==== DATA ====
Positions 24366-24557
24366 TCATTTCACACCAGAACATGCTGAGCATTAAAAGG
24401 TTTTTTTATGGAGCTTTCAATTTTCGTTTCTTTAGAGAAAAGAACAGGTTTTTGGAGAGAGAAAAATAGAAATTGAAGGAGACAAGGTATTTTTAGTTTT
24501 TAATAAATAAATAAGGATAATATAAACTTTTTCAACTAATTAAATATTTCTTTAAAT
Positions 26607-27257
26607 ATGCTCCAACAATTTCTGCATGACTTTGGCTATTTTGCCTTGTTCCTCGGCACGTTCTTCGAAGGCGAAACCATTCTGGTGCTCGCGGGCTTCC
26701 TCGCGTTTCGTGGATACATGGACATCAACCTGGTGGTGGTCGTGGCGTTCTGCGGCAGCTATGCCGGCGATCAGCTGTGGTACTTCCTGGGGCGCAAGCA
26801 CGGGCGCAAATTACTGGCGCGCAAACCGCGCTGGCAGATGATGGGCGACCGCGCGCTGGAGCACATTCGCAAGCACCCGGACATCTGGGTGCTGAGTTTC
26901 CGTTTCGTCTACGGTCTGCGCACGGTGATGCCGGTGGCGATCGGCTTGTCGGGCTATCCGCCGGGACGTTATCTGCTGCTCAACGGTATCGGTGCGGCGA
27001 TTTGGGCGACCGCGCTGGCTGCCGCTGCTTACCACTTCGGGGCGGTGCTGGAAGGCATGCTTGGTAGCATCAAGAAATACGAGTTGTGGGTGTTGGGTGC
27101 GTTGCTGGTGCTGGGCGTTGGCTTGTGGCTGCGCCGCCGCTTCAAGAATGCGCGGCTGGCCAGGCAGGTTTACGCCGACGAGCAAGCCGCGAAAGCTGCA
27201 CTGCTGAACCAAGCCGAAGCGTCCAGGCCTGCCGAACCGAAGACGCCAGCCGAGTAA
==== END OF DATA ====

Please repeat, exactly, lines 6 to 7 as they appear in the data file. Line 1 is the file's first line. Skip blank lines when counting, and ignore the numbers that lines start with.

26607 ATGCTCCAACAATTTCTGCATGACTTTGGCTATTTTGCCTTGTTCCTCGGCACGTTCTTCGAAGGCGAAACCATTCTGGTGCTCGCGGGCTTCC
26701 TCGCGTTTCGTGGATACATGGACATCAACCTGGTGGTGGTCGTGGCGTTCTGCGGCAGCTATGCCGGCGATCAGCTGTGGTACTTCCTGGGGCGCAAGCA